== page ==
What exactly do they want them for anyway? The Nohselian child mortality rate is almost 80%. Lydrelite child mortality falls about .05%. They need replacements, so to speak. To observe and understand the difference in genetics, to learn how they can make their own children healthier and guaranteed to survive the way their neighbors do. They can't just observe them at home? The Lydrelite government won't let them. They would consider it tantamount to a full scale invasion. Besides, the Nohslyns want the children on their own planets, to study in a controlled environment.

So what do we do? Our primary concern is to avoid war and conflict at any cost. The Lydrelites have no military capability so we must keep the Nohslyns from attacking them, but without stepping directly into the fight ourselves. The Lydrelites will never give up their children. No. Not intentionally. You are suggesting we lie? I'm suggesting that we do whatever we have to to resolve this unfortunate situation and to protect both life forms. We're talking about their offspring - Versus the fate of an entire galaxy. The Lydrelites will continue to reproduce at incredible rates. The population will even itself out again in only a decade or two. I'm not saying it won't be difficult for them, but we don't have a lot to work with. I agree. Hard decisions are part of the job. It has to be done.

image One by one, all members of the group voiced their agreement and turned back to Mars. What exactly do you propose?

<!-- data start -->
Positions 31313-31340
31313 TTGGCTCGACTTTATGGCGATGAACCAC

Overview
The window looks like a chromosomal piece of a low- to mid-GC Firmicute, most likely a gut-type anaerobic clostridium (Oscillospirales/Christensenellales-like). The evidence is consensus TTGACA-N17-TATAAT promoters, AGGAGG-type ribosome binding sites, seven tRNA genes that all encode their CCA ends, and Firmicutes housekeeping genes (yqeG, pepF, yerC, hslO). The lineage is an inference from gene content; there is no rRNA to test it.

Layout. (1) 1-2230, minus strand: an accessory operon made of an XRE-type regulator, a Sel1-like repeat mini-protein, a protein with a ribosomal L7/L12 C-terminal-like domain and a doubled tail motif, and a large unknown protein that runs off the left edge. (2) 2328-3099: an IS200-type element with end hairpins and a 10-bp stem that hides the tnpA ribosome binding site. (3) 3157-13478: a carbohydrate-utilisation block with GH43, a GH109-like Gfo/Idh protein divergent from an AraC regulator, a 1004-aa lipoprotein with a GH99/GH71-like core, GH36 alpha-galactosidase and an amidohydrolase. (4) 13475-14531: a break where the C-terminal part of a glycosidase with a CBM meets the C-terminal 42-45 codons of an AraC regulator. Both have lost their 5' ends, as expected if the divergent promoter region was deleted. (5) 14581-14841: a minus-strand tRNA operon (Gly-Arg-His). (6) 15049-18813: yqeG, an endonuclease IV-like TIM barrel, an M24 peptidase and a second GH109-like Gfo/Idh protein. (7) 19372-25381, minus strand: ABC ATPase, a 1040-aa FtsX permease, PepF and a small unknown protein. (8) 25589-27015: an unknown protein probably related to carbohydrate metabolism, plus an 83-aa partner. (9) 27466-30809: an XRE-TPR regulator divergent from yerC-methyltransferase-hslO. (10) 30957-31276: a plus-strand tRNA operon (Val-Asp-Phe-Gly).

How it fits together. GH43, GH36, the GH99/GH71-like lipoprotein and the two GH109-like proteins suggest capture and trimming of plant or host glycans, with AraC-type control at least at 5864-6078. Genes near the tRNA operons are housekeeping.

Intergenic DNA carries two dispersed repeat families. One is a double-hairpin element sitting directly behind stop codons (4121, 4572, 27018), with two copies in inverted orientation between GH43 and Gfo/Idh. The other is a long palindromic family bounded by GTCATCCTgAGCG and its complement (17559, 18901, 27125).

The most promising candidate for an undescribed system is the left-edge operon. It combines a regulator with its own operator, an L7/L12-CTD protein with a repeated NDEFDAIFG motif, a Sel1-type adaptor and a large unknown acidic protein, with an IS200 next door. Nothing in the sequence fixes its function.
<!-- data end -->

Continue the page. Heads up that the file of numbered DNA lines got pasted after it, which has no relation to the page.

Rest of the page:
The scene before him faded away, leaving him standing in nothing but a sea of blinding white light. Then the light dimmed to a dull grey and Mars was standing in a decaying laboratory. Not the type that he worked in as a scientist at home, but the subject of horror stories. Broken metal gurneys discolored by dried green blood, operating tables with leather straps and chains, buckets and jars with shriveled internal organs and locks of hair. He felt himself choke up but his emotional pain was interrupted by a physical one as a sharp stabbing sensation pierced his chest. He doubled over for a moment in agony before it passed. Then Xhef appeared behind him, looking equally distraught and shaken up. "I think it's time we got the hell out of here." Mars nodded and quickly pushed past him to the door. "I agree."

In the safety of the hallway, removed from the nightmare torture chamber, Mars took a moment to clear his head as Xhef paced around. "We have to put our heads together. Think, science boy! I may be an ancient relic but I do know that what's happening here isn't physically possible." Mars leaned against the wall and vigorously rubbed his face. "You're right. It doesn't make sense. The Waypoint is fixed in time and space. It's nowhere near a rift and even if it was suffering from some sort of chronospacial imbalance, it would be random. Logically, there is no way that this place could trap us here and throw around memories so specific to us." Xhef stared at him, as if surprised that that was all he could offer. "So how is this happening? Who's doing it?" Mars lowered his hand and pushed away from the wall. "I think we are."